Delonte West Cut By Timberwolves: Will Anyone Take a Chance on Him?
Delonte West exploded onto the basketball scene, while playing collegiately at St. Joseph's, alongside Jameer Nelson. In 2004, during West's junior season, the two star guards let their squad to the Elite Eight and a 30-2 record.
As a result of his college basketball success, West was drafted 24th overall by the Boston Celtics in the 2004 NBA Draft.
Since then, he has gone on to achieve various levels of success, playing for the Celtics, the Seattle Supersonics, and, most recently, the Cleveland Cavaliers.
On July 26, 2010, West was traded from the Cavs, along with Sebastian Telfair, to the Minnesota Timberwolves, in exchange for Ramon Sessions and Ryan Hollins.
But Minnesota, seeking to avoid paying West's $4.6 million salary, waived him on Tuesday, August 3, 2010, thereby allowing them to only grant him only $500,000.
Now, West is without a team, late in free agency.
Yet, West is a relatively attractive free agent. He is well qualified to play either guard position, possessing point guard skills (passing, court vision, and ball handling), decent shooting form, and good defense and athleticism.
Nevertheless, throughout the course of his NBA career, West has experienced negative attention and a number of problems off of the court.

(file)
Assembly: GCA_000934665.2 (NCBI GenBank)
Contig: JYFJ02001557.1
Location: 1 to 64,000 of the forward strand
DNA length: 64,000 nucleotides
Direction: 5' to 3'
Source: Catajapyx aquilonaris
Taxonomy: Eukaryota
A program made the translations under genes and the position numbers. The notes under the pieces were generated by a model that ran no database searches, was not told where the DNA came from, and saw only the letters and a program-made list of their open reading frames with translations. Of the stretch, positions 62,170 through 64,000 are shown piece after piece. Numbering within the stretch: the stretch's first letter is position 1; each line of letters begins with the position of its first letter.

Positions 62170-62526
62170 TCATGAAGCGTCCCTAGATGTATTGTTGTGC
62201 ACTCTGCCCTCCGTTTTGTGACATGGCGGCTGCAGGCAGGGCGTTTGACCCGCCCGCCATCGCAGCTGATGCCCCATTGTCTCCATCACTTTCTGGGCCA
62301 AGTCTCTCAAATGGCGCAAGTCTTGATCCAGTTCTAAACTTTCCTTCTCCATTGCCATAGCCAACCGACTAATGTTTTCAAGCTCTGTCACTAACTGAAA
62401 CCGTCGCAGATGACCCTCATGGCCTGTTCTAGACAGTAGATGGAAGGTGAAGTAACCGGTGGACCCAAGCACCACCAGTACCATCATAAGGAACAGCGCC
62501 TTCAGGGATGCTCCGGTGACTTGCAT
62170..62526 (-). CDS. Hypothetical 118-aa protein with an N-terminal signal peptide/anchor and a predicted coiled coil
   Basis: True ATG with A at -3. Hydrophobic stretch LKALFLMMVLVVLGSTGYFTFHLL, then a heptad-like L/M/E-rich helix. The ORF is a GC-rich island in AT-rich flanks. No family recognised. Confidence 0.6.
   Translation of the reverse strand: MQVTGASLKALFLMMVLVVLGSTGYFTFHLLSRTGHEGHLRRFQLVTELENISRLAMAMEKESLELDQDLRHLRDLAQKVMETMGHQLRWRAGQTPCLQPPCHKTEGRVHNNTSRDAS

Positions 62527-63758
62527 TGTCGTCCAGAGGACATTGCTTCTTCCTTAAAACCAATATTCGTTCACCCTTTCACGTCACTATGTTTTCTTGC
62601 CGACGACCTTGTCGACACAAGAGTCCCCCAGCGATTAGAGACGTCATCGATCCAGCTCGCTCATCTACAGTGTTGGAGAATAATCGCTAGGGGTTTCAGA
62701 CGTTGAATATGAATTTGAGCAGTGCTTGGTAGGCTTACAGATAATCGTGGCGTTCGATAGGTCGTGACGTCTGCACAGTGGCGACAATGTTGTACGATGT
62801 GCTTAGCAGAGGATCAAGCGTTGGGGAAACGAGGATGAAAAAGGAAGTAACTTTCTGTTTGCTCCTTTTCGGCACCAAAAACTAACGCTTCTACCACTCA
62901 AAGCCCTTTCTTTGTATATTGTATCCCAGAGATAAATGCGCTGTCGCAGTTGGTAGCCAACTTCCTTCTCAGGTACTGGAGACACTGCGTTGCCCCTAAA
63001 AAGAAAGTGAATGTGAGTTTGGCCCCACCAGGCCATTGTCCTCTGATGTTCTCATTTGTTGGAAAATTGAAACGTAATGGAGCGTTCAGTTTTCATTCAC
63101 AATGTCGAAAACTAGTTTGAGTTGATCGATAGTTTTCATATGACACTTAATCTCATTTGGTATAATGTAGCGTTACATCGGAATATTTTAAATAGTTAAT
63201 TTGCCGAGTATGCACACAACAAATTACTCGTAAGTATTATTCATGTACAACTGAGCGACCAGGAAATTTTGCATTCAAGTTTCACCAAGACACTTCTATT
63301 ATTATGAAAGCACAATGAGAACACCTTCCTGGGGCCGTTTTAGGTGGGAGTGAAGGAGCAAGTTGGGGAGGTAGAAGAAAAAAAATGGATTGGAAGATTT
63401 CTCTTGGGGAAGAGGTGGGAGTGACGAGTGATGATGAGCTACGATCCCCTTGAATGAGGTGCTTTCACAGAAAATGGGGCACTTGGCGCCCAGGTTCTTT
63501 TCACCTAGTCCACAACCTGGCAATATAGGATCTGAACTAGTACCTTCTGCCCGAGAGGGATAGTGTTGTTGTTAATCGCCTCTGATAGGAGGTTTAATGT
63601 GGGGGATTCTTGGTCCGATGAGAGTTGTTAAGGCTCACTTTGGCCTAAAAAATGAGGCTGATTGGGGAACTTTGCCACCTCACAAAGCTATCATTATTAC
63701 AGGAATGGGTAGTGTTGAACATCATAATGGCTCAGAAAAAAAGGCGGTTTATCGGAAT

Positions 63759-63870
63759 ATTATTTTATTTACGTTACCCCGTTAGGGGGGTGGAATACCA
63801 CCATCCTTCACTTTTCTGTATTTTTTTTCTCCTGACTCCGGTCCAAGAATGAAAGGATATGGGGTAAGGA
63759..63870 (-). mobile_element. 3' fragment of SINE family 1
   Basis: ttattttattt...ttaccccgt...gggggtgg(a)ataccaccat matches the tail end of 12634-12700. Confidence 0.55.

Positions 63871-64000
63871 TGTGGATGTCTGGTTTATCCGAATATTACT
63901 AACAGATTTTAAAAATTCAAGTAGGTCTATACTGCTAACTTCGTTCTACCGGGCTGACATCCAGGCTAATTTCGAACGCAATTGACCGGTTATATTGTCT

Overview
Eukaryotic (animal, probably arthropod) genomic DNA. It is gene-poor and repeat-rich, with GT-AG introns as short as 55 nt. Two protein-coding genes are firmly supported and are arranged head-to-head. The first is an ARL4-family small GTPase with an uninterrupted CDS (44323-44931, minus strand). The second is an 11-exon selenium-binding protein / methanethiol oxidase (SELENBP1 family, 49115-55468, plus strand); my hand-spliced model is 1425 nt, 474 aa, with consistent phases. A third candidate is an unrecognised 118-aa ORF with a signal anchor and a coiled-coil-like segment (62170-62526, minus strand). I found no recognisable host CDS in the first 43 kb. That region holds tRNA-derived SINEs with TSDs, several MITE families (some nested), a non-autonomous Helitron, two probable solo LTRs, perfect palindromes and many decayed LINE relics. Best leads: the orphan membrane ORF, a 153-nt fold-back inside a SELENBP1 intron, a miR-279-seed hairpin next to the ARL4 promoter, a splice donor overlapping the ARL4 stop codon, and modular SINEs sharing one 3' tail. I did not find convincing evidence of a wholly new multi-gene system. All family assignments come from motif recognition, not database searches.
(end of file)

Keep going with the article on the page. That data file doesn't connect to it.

If you were an NBA general manager, would you sign Delonte West?
These occurrences, although strange, were nothing serious.
However, during the 2008-09 season, West was forced to miss a few games while seeking treatment for what was reported to be either depression, a mood disorder, or bipolar disorder.
Since then, his off-the-court trouble has escalated, becoming more of a cause for concern.
On September 17, 2009, West was stopped by the police for changing lanes on his motorcycle in an manner that was deemed to be unsafe. After pulling over, West admitted to the officer that he was carrying a handgun. Upon searching West, the police found another handgun and a shotgun (in a guitar case strapped to his back). He was subsequently arrested.
Then in October 2009, it was revealed that, on multiple occasions, West either missed or delayed team flights, due to his severe anxiety over flying.
Later that season, following the 2009-10 NBA Playoffs, rumors abounded that West had an affair with LeBron James' mother, causing the Cavaliers to be eliminated by the Boston Celtics and helping to force LeBron out of Cleveland. However, there has not been evidence that this rumor contains any bit of truth.
And finally, last month, West had his court date for the gun arrest. He was sentenced to eight months of house arrest, two years of unsupervised probation, 40 hours of community service, and mandatory psychological counseling, although the sentence would allow him to regularly conduct his NBA travel and work schedules.
Additionally, the NBA is looking into whether or not they ought to levy a suspension for West's actions in this case.
This particular fact makes West exponentially less attractive to NBA teams, as few would like to sign a convicted criminal who might be facing a suspension.
But it is hard to do anything but feel bad for West's current situation.
He is clearly an individual who has some problems. Yet these problems are diagnosable disorders, which are not his fault.
West is a talented basketball player, and as long as he continues to seek psychological help, he should definitely be considered by some teams.
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